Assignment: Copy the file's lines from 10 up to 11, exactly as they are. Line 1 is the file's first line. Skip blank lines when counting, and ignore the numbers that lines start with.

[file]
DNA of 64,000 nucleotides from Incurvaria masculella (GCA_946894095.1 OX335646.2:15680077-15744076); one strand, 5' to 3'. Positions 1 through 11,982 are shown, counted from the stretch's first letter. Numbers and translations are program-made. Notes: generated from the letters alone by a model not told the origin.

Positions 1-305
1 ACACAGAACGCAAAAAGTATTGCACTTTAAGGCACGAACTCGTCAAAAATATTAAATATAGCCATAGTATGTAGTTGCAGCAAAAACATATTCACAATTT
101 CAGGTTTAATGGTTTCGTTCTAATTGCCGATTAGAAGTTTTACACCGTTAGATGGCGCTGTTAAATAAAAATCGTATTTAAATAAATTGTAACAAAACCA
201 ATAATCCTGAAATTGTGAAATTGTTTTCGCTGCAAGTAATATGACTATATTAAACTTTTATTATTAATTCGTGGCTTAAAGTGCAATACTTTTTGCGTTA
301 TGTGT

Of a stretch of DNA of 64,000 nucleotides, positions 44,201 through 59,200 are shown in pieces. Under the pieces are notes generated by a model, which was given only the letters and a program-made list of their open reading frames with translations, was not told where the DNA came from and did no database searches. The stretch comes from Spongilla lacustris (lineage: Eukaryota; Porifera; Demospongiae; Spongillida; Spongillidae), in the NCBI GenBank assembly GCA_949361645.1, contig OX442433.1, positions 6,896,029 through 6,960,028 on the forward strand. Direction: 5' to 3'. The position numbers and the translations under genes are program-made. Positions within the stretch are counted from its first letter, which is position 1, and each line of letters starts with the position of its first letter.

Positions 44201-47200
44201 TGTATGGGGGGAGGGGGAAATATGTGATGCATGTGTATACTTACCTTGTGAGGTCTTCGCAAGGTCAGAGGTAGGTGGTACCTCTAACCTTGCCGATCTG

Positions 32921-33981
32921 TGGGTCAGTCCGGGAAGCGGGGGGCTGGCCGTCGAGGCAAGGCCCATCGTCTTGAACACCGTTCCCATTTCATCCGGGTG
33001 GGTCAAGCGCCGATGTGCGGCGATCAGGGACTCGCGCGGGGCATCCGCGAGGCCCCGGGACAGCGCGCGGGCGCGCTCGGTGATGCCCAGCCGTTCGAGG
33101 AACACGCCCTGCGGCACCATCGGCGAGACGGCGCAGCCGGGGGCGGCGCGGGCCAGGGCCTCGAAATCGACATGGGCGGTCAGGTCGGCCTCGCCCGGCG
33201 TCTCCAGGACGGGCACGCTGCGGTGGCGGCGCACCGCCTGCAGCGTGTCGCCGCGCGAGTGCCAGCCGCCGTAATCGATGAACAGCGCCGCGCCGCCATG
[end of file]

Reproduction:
Positions 32921-33981
32921 TGGGTCAGTCCGGGAAGCGGGGGGCTGGCCGTCGAGGCAAGGCCCATCGTCTTGAACACCGTTCCCATTTCATCCGGGTG